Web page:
Confidence in the oil and gas industry is “starting to slowly increase” although Brexit may keep Scotland’s economic growth rates below-trend, according to a new report.
The latest State of the Economy study said that while “conditions remain challenging for North Sea producers”, there are “indications that companies believe they are approaching the bottom of the cycle, and that business confidence is starting to slowly increase”.
The report, by Scotland’s chief economist Dr Gary Gillespie, added that the North Sea upturn “may indicate that the sector will see an improved outlook in 2017, which should in turn benefit overall economic growth”.
But the report found there is considerable uncertainty about the outlook for the UK and Scottish economies following the EU referendum.
The Scottish economy continued to grow during the second half of 2016, with GDP rising and unemployment falling over the year.
However growth in the coming year is expected to be below the long-term average, with the Scottish Government forecasting growth of 1% for Scotland in 2016-17 and 1.3% in 2017-18.
Business and consumer sentiment in Scotland have been particularly sensitive to information regarding plans to exit the EU, the report found.
Business sentiment was broadly positive towards the end of 2016, particularly in the manufacturing sector which is benefiting from an increase in new orders supported by the lower value of sterling.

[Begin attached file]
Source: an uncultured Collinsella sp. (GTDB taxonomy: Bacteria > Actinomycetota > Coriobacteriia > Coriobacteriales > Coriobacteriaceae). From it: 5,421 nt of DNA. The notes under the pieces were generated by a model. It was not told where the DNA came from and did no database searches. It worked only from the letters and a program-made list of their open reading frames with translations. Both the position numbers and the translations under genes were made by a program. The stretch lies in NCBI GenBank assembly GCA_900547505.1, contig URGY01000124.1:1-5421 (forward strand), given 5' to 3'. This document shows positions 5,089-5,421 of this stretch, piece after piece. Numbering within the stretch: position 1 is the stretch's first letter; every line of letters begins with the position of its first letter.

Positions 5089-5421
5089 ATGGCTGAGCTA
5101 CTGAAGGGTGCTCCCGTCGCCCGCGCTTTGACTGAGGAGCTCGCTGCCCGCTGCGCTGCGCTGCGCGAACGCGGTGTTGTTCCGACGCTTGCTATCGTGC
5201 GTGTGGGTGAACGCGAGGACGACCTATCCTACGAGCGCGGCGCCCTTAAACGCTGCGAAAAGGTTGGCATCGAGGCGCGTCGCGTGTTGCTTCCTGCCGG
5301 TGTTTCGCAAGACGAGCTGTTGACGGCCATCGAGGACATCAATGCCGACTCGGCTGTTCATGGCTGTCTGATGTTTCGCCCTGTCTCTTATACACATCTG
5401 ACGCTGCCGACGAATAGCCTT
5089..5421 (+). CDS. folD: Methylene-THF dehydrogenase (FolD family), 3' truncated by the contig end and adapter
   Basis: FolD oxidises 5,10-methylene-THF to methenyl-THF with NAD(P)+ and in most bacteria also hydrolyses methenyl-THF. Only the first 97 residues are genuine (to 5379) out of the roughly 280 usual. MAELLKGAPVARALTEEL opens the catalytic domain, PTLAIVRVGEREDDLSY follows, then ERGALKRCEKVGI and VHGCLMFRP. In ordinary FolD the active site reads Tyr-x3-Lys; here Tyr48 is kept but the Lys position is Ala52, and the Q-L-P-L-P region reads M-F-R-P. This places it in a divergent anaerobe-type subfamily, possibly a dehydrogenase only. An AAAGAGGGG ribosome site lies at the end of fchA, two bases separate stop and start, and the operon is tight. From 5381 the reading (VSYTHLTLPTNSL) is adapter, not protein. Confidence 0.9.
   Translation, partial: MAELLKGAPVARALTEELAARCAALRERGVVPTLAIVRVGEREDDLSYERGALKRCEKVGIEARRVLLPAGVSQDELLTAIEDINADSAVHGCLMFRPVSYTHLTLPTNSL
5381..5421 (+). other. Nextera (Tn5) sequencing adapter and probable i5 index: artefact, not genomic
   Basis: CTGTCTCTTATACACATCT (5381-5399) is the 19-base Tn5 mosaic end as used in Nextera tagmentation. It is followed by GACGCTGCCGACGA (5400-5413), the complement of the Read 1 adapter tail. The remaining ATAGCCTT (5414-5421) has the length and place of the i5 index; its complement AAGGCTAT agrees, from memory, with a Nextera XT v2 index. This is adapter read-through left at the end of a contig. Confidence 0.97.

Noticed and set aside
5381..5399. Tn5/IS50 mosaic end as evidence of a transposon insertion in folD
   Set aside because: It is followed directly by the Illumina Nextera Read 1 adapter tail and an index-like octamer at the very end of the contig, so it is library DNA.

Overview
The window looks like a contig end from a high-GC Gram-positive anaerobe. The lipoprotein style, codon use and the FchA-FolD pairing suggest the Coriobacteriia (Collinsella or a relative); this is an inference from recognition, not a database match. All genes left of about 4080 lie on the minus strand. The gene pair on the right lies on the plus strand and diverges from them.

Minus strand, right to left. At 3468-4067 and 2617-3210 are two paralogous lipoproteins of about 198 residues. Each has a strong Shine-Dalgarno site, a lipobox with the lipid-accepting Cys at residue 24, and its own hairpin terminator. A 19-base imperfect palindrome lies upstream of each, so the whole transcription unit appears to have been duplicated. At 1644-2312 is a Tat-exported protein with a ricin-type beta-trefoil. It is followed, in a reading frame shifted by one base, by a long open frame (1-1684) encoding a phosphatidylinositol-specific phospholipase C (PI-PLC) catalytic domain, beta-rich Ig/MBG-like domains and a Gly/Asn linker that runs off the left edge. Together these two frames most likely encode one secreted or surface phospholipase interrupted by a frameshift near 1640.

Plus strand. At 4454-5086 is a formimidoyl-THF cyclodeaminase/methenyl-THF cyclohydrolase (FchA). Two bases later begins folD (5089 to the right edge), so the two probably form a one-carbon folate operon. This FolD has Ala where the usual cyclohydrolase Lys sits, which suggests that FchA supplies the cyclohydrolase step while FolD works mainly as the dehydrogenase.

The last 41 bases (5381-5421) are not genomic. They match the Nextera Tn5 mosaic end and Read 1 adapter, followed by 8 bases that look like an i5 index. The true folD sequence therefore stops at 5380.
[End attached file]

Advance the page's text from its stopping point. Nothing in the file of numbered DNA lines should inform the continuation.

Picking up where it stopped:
In contrast, consumer sentiment in Scotland weakened in the second half of 2016, with a net balance of respondents indicating they believe the economic outlook will worsen over the next 12 months.
Economy Secretary Keith Brown said: “Latest data demonstrates that the Scottish economy has continued to grow and the employment level has increased, despite the persistence of challenges facing the oil and gas sector and its supply chain.
“However while our economy is resilient, this report shows that the growth rate is below trend since the referendum and consumer sentiment has fallen. We cannot underestimate the challenges and risks facing Scotland’s economy as a result of the UK’s vote to leave the EU.”
The study found the Scottish labour market has remained resilient with the unemployment rate falling over the past year.
Latest GDP data for Scotland shows the Scottish economy grew 0.2% in the third quarter of 2016, with the pace of growth remaining stable from the previous quarter.
Scotland’s international exports (excluding oil and gas) increased £1billion (3.6%) from £27.7billion in 2014 to £28.7 billion in 2015, the study shows.
The EU continued to be Scotland’s largest single market for international exports in 2015, rising by 4.4% over the year to £12.3billion, making up 43% of international exports.
Exports to the rest of the UK stood at £49.8billion in 2015, an increase of 4.4% on the previous year.
The report said latest GDP and labour market data have followed similar patterns in the second half of 2016 as they did over the previous 18 months, suggesting any immediate impacts from the EU referendum are still to fully take effect on economic activity.
It concluded: “Longer term, the outlook remains weaker on the back of the EU referendum result, reflecting the underlying risks of a heightened level of uncertainty leading to a reduction in business investment and rising inflation weighing on real income growth and consumption.”